Integrating Mobile Technology in Your Practice
Smartphones and other mobile devices are becoming as prominent in health care settings as they are in other walks of life. That means physicians are now grappling with the benefits and implications.
The Electronic Age
So, what are physicians doing right now with mobile devices in their practices? Some 83 percent of them are using smartphones or tablets to perform tasks related to patient care. The most common activities are interfacing with an electronic health record (EHR), entering medical notes, e-prescribing, searching for clinical information, accessing professional resources and communicating with colleagues.
Following are four ways to use this technology to improve a physician practice:
1. Support clinical decision making.
Clinicians need to be able to access up-to-date clinical reference tools quickly and easily at the time they’re delivering care to patients. For instance, by using certain mobile apps, a physician can confirm his or her prescribing decisions, check for potential drug interactions, find treatment guidance such as symptom evaluation, differential diagnoses, and therapy options, and get an overview of recommended lab tests. By using a tablet or smartphone to enter data or update patient charts, a physician is able to concentrate on the patient without worrying about making entries later to an EHR from a desktop computer.
2. Enhance practice workflow.
A unique advantage of mobile technology is that it allows the physician-user to choose where to perform certain tasks most productively, whether it’s in or out of the office. When connected to the practice EHR, he or she can manage an email inbox, document recent patient encounters, view schedules and appointments, review patient charts, prescribe medications, read test results and complete dictation.
On the administrative side, smartphones and other mobile devices can be effective in the payment collection process, allowing mobile charge capture during the patient’s office visit. This offers the dual benefits of increased receivables and reduced costs.
3. Facilitate collaboration with care teams.
In coordinating care for a patient, teams must know in real time when a patient event has occurred. Text messaging is a familiar and efficient means of communicating this information. But there’s one caveat: There’s a good chance the messages will contain patient protected health information (PHI). Aggressive steps must be taken to ensure the security and inviolability of that information, steps that go beyond training employees on what they can and can’t do. This will likely include a secure text messaging solution that complies with HIPAA and HITECH requirements.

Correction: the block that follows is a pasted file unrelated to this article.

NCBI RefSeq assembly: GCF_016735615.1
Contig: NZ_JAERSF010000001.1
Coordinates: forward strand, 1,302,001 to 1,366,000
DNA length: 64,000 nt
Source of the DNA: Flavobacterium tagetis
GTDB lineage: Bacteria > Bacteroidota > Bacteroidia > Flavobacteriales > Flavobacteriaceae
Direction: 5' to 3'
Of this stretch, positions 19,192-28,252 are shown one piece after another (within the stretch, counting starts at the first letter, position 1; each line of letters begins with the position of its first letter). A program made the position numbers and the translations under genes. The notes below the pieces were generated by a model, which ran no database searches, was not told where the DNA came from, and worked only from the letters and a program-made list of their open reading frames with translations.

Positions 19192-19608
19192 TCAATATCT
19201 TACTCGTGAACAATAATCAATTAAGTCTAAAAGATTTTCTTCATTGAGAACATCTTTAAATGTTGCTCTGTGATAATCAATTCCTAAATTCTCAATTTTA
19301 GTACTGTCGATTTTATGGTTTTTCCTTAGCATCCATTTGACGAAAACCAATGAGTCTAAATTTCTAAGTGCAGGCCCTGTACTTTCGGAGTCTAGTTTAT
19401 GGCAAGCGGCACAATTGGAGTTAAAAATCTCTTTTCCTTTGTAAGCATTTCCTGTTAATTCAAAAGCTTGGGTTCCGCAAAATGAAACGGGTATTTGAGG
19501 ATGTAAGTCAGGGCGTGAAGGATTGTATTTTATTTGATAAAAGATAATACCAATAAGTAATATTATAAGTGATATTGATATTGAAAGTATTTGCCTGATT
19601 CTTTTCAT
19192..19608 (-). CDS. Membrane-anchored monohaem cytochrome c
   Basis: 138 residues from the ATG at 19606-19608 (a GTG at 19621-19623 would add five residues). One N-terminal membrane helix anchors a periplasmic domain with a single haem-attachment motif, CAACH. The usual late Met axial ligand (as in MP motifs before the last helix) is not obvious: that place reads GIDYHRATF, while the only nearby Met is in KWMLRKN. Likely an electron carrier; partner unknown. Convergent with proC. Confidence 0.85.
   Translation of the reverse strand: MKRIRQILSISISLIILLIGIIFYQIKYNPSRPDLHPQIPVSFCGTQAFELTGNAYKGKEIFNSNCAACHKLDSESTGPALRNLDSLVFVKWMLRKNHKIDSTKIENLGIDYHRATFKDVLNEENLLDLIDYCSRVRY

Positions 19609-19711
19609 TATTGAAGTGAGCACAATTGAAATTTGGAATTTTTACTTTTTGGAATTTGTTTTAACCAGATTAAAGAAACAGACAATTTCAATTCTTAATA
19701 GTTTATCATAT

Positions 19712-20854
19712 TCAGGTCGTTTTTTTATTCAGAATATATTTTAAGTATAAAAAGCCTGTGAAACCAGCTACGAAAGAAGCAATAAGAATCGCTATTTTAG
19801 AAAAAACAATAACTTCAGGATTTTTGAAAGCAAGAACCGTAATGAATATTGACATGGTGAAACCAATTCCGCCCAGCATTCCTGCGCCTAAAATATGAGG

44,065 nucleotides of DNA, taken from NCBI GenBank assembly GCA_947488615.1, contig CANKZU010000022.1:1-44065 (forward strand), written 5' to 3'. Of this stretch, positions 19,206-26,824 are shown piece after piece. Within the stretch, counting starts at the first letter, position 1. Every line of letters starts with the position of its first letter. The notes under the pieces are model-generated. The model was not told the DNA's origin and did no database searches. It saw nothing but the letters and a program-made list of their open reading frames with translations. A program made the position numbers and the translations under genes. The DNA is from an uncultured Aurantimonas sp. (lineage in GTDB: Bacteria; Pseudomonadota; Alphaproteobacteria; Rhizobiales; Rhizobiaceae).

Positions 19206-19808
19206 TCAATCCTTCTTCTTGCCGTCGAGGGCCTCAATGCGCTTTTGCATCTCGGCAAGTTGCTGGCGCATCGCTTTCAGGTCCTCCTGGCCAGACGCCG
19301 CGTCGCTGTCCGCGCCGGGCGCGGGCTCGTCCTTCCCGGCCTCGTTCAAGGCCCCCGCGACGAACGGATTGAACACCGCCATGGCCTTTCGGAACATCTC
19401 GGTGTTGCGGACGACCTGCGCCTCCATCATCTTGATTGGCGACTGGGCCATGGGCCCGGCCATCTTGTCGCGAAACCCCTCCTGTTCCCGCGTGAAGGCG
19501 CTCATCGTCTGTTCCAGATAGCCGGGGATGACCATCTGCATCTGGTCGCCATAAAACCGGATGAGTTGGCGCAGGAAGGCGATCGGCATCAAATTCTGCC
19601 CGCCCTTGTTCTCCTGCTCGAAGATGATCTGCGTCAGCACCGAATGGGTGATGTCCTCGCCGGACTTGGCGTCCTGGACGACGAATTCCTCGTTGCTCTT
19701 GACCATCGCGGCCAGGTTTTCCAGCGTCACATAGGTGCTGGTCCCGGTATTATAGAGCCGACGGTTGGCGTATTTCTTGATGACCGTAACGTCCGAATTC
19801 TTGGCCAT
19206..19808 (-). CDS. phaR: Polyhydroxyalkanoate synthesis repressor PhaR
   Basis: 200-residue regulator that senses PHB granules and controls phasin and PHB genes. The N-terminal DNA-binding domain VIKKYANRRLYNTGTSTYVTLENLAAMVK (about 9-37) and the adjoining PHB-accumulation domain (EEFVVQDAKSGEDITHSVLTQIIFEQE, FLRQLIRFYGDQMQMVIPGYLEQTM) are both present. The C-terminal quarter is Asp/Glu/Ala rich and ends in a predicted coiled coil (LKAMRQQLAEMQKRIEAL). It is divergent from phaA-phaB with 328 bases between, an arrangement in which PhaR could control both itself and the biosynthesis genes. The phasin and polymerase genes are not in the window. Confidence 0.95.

4. Promote patient engagement.
Patients expect to interact with their doctors and other providers through mobile devices. Some 68 percent of U.S. adults own a smartphone and half of them use their phones to look up health or medical information. Furthermore, patient engagement is a stated goal of three major health care reform initiatives — Meaningful Use, Patient-Centered Medical Homes, and Accountable Care Organizations.
For example, Stage 2 of the Meaningful Use program requires providers to implement technology that allows patients to view online, download and transmit their health information. Providers also must have the capability to communicate with patients via secure electronic messaging. These functions usually are handled by patient portals that can be accessed through both mobile and stationary devices.
Advantages for Patients and Practices
Patients can benefit from the technologies described above. They can check test results, refill prescriptions, review their medical records, view health promotion materials and check in for appointments. On the other hand, the practice may expect to see speedier administrative tasks such as registration, scheduling and patient reminders. The bottom line? Both patients and their physicians will likely feel more comfortable having secure, trouble-free connections with each other.
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